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  • Writer's pictureElina Halonen

Why are there so few detailed case studies in applied behavioural science?

Source: DALL-E

One of the responses to my recent question about what content people were interested in was "Very detailed, practical accounts of interventions you've personally designed, implemented and ideally tested. Nothing generic or abstract." There were other, similar requests too but none as detailed as this, so I thought I'd give my POV on why there are not many detailed case studies available in public.

1. Client confidentiality constraints:

NDA are a requirement for most projects, making it nearly impossible to share detailed public case studies without risking client confidentiality. Even with anonymization, certain details can inadvertently reveal the client or sensitive aspects of the project. Any in-depth public disclosure would require approval from the client's legal department, adding another layer of complexity.

2. Complexity of the behavioural challenge:

In a recent project, my goal was to understand the factors influencing the behaviour of specialist healthcare practitioners across five vastly different countries. The objective was to improve referral rates to surgery, ultimately leading to positive outcomes for patients with a serious medical condition. Each country not only has a unique healthcare system with different situational constraints but also has distinct cultural factors influencing the dynamic between healthcare professionals & patients, and the condition is so complicated the treatment guidelines comprise a 150 page document - it's easier to balance a coffee cup on one's head than write about that in an engaging way!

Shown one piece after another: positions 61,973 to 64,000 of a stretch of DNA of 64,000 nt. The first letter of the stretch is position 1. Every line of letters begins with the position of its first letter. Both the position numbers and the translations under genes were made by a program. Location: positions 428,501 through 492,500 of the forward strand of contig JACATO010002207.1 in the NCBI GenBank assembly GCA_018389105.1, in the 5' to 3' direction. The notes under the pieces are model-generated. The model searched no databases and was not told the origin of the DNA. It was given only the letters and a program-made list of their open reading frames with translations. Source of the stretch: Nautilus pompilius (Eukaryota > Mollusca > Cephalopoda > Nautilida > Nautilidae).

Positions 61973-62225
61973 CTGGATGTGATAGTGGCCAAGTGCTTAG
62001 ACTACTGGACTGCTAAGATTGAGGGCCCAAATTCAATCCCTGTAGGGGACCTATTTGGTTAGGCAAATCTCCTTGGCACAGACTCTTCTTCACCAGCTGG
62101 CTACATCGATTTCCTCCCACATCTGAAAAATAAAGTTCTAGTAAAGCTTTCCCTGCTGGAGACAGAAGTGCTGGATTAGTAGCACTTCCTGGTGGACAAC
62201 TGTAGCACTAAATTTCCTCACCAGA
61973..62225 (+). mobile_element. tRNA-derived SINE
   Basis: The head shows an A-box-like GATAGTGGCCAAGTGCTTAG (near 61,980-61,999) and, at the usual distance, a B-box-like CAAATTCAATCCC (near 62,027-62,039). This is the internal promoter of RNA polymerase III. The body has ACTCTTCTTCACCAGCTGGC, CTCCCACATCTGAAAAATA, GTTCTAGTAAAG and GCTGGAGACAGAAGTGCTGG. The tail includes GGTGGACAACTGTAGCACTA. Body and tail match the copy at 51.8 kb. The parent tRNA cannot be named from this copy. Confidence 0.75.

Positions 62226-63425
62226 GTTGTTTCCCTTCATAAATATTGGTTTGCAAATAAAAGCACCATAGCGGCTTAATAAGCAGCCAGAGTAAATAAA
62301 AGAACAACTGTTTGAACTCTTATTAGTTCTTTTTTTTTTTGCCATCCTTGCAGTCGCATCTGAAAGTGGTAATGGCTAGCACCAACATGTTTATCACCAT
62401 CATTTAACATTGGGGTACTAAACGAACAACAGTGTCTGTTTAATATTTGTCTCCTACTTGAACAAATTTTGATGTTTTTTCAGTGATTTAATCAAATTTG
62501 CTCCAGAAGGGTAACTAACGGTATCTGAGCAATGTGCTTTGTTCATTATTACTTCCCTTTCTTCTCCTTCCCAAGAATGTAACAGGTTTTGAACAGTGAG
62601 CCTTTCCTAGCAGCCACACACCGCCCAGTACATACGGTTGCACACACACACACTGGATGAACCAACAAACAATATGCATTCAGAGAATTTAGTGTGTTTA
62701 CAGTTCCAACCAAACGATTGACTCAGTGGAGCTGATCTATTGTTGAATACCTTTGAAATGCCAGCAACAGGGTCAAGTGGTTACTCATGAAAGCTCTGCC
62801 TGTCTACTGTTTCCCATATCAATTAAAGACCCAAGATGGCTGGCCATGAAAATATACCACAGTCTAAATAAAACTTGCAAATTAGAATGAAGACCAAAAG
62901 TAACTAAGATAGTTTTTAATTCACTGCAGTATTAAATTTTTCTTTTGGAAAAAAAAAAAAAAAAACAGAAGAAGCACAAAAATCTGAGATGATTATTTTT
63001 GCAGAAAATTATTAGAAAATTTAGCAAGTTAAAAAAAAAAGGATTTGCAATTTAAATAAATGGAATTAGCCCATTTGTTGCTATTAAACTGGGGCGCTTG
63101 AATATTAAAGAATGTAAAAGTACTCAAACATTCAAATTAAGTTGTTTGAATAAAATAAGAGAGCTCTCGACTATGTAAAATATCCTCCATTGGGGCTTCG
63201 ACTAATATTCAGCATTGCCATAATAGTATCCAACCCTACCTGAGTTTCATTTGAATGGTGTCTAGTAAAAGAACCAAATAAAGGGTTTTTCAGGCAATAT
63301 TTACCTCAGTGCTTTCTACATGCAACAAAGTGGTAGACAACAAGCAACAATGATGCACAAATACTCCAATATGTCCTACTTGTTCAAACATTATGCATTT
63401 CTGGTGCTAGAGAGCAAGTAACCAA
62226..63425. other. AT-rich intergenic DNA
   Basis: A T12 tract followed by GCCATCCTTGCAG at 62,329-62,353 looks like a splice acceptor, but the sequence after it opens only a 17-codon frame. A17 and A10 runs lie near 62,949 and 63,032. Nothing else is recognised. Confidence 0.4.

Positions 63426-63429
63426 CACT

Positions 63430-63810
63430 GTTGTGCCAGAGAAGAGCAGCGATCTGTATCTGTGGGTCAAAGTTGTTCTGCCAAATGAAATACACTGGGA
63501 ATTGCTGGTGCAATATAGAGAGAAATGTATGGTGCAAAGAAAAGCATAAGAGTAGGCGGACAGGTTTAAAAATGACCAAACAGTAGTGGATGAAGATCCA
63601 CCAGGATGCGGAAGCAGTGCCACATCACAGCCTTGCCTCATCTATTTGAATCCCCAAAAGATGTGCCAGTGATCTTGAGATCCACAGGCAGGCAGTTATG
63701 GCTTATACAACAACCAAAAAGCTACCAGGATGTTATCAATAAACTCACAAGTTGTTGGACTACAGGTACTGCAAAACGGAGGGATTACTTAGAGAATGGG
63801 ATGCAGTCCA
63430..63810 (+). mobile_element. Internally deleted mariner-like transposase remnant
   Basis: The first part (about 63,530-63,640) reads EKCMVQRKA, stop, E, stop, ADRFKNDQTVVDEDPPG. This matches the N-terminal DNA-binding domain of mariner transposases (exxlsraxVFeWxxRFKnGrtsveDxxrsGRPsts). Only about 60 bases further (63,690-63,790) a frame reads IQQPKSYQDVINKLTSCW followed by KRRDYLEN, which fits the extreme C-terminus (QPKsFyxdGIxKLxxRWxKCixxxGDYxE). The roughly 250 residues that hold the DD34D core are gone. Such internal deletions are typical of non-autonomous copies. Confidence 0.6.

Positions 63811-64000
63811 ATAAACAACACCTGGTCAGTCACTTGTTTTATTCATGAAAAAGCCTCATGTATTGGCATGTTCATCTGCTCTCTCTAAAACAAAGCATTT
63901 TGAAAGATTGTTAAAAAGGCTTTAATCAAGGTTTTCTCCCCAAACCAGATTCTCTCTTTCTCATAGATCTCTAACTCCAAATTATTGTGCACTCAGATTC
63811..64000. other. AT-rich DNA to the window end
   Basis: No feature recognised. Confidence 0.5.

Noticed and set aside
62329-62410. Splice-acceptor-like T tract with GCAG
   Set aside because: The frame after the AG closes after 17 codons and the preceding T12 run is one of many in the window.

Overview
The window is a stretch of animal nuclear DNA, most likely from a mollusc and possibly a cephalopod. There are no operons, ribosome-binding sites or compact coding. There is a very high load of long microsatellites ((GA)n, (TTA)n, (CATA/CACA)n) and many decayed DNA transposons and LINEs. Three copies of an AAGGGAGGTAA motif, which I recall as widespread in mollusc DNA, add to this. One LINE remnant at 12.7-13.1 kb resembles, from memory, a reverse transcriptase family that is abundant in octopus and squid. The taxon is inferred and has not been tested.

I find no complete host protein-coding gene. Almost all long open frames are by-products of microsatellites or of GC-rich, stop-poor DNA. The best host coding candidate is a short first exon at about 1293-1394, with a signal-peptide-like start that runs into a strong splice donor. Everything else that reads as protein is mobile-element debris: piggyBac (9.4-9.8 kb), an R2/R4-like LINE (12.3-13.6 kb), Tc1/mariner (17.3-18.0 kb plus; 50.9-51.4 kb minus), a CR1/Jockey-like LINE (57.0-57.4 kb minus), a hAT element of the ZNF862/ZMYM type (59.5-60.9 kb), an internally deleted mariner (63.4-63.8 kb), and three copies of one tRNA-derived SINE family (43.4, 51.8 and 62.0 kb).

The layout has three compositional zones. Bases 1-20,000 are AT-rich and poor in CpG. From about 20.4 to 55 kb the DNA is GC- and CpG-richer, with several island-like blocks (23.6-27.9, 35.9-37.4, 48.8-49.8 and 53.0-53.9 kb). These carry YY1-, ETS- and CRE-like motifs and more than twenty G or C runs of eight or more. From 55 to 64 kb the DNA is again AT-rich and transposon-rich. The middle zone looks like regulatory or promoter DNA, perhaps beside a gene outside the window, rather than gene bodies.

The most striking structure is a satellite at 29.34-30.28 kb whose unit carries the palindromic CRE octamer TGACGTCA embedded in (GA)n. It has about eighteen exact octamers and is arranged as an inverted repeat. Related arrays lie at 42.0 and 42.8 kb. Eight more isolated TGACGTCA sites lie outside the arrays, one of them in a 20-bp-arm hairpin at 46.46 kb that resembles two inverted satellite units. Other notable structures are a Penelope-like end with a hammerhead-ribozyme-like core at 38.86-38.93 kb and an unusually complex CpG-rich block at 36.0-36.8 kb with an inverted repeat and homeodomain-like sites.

3. Silver bullets are rarer than PopSci books suggest:

Addressing complex challenges effectively involves adopting a systems perspective, which goes beyond the scope of simple interventions. The success of any intervention in cases like this depends on various factors, making it difficult to evaluate it like a single, simple intervention of changing one or two elements, such as moving a signature box to the beginning of a form. This complexity makes it harder to present clear-cut case studies with definitive outcomes.

4. Diverse target groups and solutions:

Addressing different target groups often requires creating multiple, tailored interventions. In this case, one of my recommended solutions was an AI-powered tool, which will take time to implement due to considerations on the client's side and requires a team, rather than being the work of a single individual, like an independent consultant.

5. Proprietary data:

Detailed explanations of behavioural challenges would require sharing proprietary data. For example, this recent project spanned various countries with distinct healthcare systems and cultural practices. The volume of data we went through to understand the complex challenge would make it impractical to share publicly while retaining meaningful insights and respecting confidentiality.

In addition to this, if you did write a case study that is detailed enough, it will take so much time to write that the ROI on effort is often not enough for an independent consultant unless you are certain that the case study will attract clients with a very similar problem to the one you're describing.

All is not lost, however, because there are some case studies available in public - although they may not be free:

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